Robert Dudley, Earl Of Leicester (24th June 1532 to 4th September 1588)

 

Elizabeth 1st was nearly seventy when she died, a long time for the era. Though she became Queen aged 25 and lived through interesting times she never once got engaged or married. In contrast her dad was Henry VIII and he married six times. Perhaps she repelled marriage when she learnt her dad had had her mum beheaded for not bearing him a male heir. Despite many suitors the only person who she would have married was Robert Dudley the Earl of Leicester (the fifth of thirteen children of John Dudley, Duke of Northumberland and Lady Jane Guildford.) I’m sure you’ve seen the Blackadder episode where Rik Mayall plays Lord Flashheart and Queenie melts a little in his dynamic presence. Flashheart was based on Robert Dudley and here I am at his final resting place at Beauchamp Chapel of St Mary's Church in the centre of Warwick.

 

Though he became a powerful and charismatic Tudor gentleman he knew Queen Elizabeth from boyhood. He was introduced to Elizabeth when he was about eight years old (she was a princess at the time) and she bore a soft spot for him through nearly fifty years of turbulent English history (I won’t go into his varied life here as it’s all on the internet.) The eight-year-old Elizabeth told Robert privately that she “will never marry” after the execution of her third stepmother, Catherine Howard in 1541.

 

Elizabeth became closer to Robert during uncertainty under Mary Tudor’s reign (1553–58) when she lived in constant fear for her life. Robert remained loyal and physically close to her at risk to his own safety. They spent many years in one another’s company sharing loves of hunting, dancing and lively conversation. When Elizabeth became Queen in 1558 she gave Robert the prestigious title of Master of the Horse. He quickly became the new Queen’s favourite companion and she bestowed titles and gifts on him for the rest of his life. Gossip and jealousy rose around court and some suggested Robert got Elizabeth pregnant.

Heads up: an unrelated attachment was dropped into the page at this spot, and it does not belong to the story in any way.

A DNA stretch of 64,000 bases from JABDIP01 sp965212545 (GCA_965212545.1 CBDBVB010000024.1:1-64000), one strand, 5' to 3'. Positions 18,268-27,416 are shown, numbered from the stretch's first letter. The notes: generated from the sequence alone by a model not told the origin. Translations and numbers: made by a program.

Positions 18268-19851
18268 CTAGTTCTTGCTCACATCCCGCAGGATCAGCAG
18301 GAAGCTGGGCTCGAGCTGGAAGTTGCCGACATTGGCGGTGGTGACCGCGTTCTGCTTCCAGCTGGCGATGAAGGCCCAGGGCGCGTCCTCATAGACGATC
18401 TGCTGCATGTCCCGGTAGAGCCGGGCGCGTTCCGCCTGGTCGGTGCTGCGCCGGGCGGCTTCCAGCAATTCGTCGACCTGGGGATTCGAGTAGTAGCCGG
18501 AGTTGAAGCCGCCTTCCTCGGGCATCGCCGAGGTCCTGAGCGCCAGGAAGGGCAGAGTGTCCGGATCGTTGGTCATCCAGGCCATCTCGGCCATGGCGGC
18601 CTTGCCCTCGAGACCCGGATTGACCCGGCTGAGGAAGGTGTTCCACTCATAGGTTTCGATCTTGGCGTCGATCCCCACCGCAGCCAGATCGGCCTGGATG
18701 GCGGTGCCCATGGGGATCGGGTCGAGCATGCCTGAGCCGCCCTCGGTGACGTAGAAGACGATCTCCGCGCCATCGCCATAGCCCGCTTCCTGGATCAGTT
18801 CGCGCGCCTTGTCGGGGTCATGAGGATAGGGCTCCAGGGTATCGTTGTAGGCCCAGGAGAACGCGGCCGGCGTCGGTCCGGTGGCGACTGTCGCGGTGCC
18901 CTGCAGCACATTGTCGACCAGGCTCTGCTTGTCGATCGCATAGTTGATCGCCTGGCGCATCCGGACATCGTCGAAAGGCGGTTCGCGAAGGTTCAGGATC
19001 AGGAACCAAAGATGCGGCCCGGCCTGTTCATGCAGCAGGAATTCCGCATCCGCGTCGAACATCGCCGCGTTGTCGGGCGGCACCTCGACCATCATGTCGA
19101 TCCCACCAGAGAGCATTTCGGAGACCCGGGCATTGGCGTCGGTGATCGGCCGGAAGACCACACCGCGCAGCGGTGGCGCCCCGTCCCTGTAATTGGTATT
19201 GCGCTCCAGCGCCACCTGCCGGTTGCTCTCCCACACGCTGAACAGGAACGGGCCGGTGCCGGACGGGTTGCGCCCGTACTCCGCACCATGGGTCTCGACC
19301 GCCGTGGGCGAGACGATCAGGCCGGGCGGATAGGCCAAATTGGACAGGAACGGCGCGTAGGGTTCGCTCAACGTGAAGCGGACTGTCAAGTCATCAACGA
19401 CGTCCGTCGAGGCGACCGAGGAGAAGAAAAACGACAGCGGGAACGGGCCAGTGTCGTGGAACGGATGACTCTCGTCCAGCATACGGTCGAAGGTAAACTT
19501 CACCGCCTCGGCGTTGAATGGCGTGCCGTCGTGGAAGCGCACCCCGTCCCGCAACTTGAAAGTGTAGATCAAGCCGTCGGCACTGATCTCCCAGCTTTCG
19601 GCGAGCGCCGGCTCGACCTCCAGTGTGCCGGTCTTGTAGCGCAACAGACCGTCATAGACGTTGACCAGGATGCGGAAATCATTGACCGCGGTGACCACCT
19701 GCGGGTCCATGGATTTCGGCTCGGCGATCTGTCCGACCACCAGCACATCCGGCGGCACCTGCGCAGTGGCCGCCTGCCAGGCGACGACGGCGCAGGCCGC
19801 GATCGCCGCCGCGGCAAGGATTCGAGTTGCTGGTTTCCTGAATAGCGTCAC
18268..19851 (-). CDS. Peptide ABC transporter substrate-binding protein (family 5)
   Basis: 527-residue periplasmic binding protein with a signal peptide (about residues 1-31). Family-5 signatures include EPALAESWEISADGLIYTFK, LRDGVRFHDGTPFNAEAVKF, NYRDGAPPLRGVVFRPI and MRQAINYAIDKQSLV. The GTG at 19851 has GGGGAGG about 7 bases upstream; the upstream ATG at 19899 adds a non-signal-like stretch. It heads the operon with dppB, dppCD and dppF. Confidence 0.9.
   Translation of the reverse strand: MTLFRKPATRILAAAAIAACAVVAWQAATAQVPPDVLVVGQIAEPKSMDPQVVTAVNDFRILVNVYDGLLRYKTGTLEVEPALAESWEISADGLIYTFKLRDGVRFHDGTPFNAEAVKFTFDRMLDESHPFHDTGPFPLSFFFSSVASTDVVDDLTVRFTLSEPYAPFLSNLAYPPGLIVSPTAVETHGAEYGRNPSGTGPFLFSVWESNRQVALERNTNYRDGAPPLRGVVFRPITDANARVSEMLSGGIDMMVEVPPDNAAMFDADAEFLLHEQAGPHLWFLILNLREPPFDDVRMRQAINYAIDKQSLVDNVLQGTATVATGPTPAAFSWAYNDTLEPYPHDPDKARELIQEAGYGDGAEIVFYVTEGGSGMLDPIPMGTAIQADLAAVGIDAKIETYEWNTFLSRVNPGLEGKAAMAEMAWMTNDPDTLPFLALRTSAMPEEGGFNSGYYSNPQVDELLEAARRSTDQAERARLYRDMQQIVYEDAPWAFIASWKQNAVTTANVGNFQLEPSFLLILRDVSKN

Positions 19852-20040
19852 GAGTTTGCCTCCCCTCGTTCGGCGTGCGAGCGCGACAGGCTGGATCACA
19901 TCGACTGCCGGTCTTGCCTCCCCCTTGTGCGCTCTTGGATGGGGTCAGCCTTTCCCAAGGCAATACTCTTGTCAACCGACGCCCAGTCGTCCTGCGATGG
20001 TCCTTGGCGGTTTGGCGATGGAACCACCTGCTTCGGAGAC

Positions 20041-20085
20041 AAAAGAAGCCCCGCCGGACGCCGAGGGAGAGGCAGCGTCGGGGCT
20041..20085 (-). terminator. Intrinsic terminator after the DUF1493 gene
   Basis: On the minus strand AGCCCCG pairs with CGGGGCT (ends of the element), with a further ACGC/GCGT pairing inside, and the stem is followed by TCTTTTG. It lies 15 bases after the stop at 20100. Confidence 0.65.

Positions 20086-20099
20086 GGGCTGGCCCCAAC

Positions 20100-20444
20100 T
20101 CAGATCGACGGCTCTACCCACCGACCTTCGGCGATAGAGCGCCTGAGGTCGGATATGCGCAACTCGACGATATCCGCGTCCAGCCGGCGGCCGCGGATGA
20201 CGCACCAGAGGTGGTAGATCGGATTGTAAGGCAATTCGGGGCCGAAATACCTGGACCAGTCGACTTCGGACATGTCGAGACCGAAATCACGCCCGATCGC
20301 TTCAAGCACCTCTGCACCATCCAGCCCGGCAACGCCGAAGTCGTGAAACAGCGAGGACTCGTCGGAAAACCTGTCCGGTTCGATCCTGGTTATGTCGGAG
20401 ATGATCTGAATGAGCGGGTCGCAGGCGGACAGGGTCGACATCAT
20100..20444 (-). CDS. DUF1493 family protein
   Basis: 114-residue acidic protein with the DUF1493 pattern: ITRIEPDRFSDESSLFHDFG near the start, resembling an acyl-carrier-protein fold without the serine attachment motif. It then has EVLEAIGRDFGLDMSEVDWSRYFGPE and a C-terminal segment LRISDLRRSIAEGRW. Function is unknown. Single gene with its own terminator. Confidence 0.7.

Robert had married at 18 but always kept his wife away from court in case it damaged his relationship with Elizabeth. When she died suddenly in 1560 under suspicious circumstances it ignited rumours that he had her murdered so he could marry the Queen. As the Queen’s reign progressed she was under immense pressure to marry. She never did though and kept all her hopeful suitors at bay. Once Robert invited her to his Warwickshire estate (Kenilworth Castle) and laid on several days of extraordinarily lavish and expensive entertainments. It didn’t work though as the Queen knew that marrying Robert may spark intense opposition from his rivals – and possibly a civil war.

 

Robert married again but not for almost eighteen years and only when it became clear Elizabeth would not marry him. She made him the Earl of Leicester. Aged 46 in 1573 he had an affair with Lady Douglas Howard with whom he had a son. Aged 51 he secretly married the Queen's cousin, the widowed Lettice Devereux, Countess of Essex.

 

Aged 53 he was made commander of the English forces in aid of the Netherlands which were in revolt against Spanish rule. When the threat of the Spanish Armada emerged he was given command over the Queen’s land based forces in England. He stayed with Elizabeth until danger passed. One of the last recorded sightings of the pair together was at a palace window, watching a celebratory parade.

 

He walked beside Elizabeth’s horse as she delivered her famous speech at Tilbury on 8th August 1588. She had inspected the troops that had been assembled to defend the Thames Estuary against any incursion up-river towards London and said: “I know I have the body but of a weak and feeble woman, but I have the heart and stomach of a king and of a king of England too.”

 

After the defeat of the Armada Robert’s health worsened. From home in Rycote in Oxfordshire he made plans to go to Buxton which reputedly had healing waters. Elizabeth wrote probably the last letter he ever received ending with: “I humbly kiss your foot… by Your Majesty’s most faithful and obedient servant.” He never made it to Buxton and died five days later on 4th September 1588 aged 56.

 

Elizabeth was inconsolable at the loss and bequeathed her last gift to him - a sumptuous funeral and he was interred in the Beauchamp Chapel of St Mary's Church, Warwick. For all his titles and bravery he’s mainly remembered as being the only man who could have tempted Elizabeth to marry.

 

 

 

He was Queen Elizabeth I’s favourite person for nearly fifty years…

 

Impressive resting place…

 

Blackadder’s Lord Flashheart was based on Robert Dudley…